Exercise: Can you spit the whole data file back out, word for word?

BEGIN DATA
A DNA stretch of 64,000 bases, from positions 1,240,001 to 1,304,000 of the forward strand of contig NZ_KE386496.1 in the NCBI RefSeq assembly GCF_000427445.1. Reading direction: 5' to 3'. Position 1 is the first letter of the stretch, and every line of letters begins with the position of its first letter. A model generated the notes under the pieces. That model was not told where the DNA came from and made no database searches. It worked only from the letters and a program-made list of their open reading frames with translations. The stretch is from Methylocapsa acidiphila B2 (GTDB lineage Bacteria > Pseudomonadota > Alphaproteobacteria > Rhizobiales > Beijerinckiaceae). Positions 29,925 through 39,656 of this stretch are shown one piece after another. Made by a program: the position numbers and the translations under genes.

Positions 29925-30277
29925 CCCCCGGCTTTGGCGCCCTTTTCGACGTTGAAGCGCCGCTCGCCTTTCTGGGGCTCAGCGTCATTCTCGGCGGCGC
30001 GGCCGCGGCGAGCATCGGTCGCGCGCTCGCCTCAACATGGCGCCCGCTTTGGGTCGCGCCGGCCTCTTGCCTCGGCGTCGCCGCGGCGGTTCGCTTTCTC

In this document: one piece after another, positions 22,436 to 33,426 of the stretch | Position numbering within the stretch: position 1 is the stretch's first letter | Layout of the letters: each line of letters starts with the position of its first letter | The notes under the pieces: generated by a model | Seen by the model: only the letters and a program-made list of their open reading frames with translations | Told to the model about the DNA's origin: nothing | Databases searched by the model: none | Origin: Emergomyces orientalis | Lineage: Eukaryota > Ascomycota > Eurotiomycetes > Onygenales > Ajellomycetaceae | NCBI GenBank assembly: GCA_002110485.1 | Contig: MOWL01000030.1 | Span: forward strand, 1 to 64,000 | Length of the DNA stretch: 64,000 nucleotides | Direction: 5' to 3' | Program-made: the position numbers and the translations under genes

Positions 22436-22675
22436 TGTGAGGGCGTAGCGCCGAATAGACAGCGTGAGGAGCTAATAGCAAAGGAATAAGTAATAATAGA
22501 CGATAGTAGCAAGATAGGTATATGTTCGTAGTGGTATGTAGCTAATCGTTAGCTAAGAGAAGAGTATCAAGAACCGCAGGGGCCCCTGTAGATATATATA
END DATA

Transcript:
A DNA stretch of 64,000 bases, from positions 1,240,001 to 1,304,000 of the forward strand of contig NZ_KE386496.1 in the NCBI RefSeq assembly GCF_000427445.1. Reading direction: 5' to 3'. Position 1 is the first letter of the stretch, and every line of letters begins with the position of its first letter. A model generated the notes under the pieces. That model was not told where the DNA came from and made no database searches. It worked only from the letters and a program-made list of their open reading frames with translations. The stretch is from Methylocapsa acidiphila B2 (GTDB lineage Bacteria > Pseudomonadota > Alphaproteobacteria > Rhizobiales > Beijerinckiaceae). Positions 29,925 through 39,656 of this stretch are shown one piece after another. Made by a program: the position numbers and the translations under genes.

Positions 29925-30277
29925 CCCCCGGCTTTGGCGCCCTTTTCGACGTTGAAGCGCCGCTCGCCTTTCTGGGGCTCAGCGTCATTCTCGGCGGCGC
30001 GGCCGCGGCGAGCATCGGTCGCGCGCTCGCCTCAACATGGCGCCCGCTTTGGGTCGCGCCGGCCTCTTGCCTCGGCGTCGCCGCGGCGGTTCGCTTTCTC

In this document: one piece after another, positions 22,436 to 33,426 of the stretch | Position numbering within the stretch: position 1 is the stretch's first letter | Layout of the letters: each line of letters starts with the position of its first letter | The notes under the pieces: generated by a model | Seen by the model: only the letters and a program-made list of their open reading frames with translations | Told to the model about the DNA's origin: nothing | Databases searched by the model: none | Origin: Emergomyces orientalis | Lineage: Eukaryota > Ascomycota > Eurotiomycetes > Onygenales > Ajellomycetaceae | NCBI GenBank assembly: GCA_002110485.1 | Contig: MOWL01000030.1 | Span: forward strand, 1 to 64,000 | Length of the DNA stretch: 64,000 nucleotides | Direction: 5' to 3' | Program-made: the position numbers and the translations under genes

Positions 22436-22675
22436 TGTGAGGGCGTAGCGCCGAATAGACAGCGTGAGGAGCTAATAGCAAAGGAATAAGTAATAATAGA
22501 CGATAGTAGCAAGATAGGTATATGTTCGTAGTGGTATGTAGCTAATCGTTAGCTAAGAGAAGAGTATCAAGAACCGCAGGGGCCCCTGTAGATATATATA